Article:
While attending college in the United States, DJ and a few other players represent a new path in development that could eventually lead to the tipping point in MLB’s foray into China: the first year draft.

Previously, the path for development center players was to sign as international free agents. This milestone was first reached in 2015 when the Baltimore Orioles signed their first development center alumnus, Gui Yuan Xu, a position player who goes by the name Itchy because of his affection for Ichiro Suzuki. Xu played 73 games in three seasons as a rookie and an A-ball before being released.

Since then, six more dev center graduates from Boston, Pittsburgh, Milwaukee, and Philadelphia have been signed. Five of them suffered the same fate as Xu, failing to rise above the lowest levels of the minor league before their eventual release. Only Jolon Zhao, a right-handed pitcher in the Milwaukee system, remained.

The DJ will be one of at least nine graduates who are trying a different path by earning an American college baseball scholarship this fall. Two more alumni are considering scholarship offers.

Once in college, they qualify for the annual MLB draft, which starts on Sunday and runs for three days. While MLB is in talks with the players’ union to create an international draft — the deadline for that decision is approaching July 25 — the current system is limited to amateurs playing in the United States and Canada.

Chang says that in addition to making development center graduates much easier to see and track for MLB scouts, there are other benefits to choosing a college option rather than signing as a free agent.

“Honestly, this is a blessing for me,” Chang said. “Facing the shock of a new culture and the rigors of 144-game minor league seasons, far more than they’ve played in a season here at 17, is incredibly difficult. The path to college allows more time to soak up a new culture and better prepare for the routine of minor league baseball, if you’re lucky enough to get the chance.”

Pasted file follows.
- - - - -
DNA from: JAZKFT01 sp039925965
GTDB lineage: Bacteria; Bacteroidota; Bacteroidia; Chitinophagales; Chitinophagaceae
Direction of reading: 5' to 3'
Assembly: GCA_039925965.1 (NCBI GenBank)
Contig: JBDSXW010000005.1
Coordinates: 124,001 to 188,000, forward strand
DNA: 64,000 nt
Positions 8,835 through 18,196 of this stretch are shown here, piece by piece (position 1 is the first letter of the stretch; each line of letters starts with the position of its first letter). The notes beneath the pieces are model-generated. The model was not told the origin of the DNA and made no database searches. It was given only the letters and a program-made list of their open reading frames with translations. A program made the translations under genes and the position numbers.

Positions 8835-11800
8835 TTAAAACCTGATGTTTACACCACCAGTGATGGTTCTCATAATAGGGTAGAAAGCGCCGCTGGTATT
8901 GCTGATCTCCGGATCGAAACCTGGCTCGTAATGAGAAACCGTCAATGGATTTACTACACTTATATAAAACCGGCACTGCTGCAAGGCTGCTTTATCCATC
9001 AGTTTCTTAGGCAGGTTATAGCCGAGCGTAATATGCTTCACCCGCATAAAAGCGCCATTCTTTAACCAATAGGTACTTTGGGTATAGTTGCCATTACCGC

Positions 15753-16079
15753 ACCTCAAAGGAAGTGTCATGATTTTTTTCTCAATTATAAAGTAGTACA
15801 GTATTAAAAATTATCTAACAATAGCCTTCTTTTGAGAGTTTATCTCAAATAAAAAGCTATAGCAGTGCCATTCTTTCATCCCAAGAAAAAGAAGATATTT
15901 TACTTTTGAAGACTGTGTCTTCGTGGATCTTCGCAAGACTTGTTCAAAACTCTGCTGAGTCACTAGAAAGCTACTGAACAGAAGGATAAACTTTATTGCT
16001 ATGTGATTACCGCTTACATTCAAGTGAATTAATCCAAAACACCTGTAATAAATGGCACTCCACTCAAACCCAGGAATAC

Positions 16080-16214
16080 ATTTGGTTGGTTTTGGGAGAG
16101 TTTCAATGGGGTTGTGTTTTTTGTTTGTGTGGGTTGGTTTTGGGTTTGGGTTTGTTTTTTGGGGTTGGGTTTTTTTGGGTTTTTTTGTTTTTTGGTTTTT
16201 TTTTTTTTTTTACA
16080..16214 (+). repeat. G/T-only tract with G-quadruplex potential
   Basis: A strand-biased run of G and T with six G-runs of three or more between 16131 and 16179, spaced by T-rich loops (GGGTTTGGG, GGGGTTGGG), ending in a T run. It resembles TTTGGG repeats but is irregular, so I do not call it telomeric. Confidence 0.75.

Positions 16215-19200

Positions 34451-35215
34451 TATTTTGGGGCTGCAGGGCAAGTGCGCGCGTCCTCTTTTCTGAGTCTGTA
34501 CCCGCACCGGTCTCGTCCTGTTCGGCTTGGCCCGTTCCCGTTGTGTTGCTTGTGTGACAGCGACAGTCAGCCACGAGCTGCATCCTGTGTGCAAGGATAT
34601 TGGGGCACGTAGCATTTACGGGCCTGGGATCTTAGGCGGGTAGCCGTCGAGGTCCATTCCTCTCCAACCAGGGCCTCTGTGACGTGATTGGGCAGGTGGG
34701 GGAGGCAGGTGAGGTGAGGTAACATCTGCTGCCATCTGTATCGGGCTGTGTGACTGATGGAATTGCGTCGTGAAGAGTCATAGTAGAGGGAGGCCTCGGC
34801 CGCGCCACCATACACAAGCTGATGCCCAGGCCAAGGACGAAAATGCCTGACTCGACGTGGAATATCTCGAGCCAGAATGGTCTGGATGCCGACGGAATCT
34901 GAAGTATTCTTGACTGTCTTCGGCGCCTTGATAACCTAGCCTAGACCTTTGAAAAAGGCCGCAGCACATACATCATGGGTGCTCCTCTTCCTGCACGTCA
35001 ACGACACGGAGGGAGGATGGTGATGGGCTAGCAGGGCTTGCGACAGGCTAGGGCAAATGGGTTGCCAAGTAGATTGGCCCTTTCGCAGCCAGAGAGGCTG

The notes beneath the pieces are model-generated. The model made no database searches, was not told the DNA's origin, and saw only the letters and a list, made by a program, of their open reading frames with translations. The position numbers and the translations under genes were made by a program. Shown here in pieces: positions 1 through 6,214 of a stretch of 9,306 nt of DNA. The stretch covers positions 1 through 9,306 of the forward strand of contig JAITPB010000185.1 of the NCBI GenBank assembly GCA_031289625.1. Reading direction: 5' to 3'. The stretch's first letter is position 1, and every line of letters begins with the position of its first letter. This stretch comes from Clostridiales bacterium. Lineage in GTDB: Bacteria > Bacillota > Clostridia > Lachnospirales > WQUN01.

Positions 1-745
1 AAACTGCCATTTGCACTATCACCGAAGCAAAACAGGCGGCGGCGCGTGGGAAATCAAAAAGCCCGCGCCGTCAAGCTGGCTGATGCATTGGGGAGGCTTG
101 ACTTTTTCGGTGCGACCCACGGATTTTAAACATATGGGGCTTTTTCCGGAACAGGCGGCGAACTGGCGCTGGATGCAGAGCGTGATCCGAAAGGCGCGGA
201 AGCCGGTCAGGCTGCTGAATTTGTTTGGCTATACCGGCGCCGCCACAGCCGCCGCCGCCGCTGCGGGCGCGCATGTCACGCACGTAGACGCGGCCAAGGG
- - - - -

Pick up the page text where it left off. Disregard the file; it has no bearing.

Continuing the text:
He added: “These guys can compete without a doubt, but they need to move to a new culture and a longer season.”

According to Brian Minniti, who was assistant general manager of the Philadelphia Phillies and oversaw scouting and player development, the goal of producing a development center graduate could be achieved soon when he signed the development center graduate as an international free agent in 2018. Minniti was recently appointed to the board of baseball’s international governing body, the World Confederation of Baseball and Softball.

“Any player development project, especially one started from scratch, takes time, but I think we’re getting closer every day to seeing a Chinese player in Major League Baseball,” Minniti said. “From the scouts’ point of view, every team is hungry for players with tools, no matter where they come from. If there’s a 6’2″ left-hander with a really good hand, they’ll get noticed.”

Actually there is. Roger Rang, another Tibetan native and developmental center alumnus, is a 6-2, 185-pound left-hander who will be a sophomore at Arizona Western College this fall. By July 8, he had knocked out 50 batters in 48 ⅓ innings while only passing nine for the Casper Horseheads, a Wyoming summer collegiate league team.

Scouts are paying attention to the 20 round project in the coming days.

Brad Lefton is a bilingual journalist based in St. Louis. Louis. He specializes in baseball in Japan and Asia.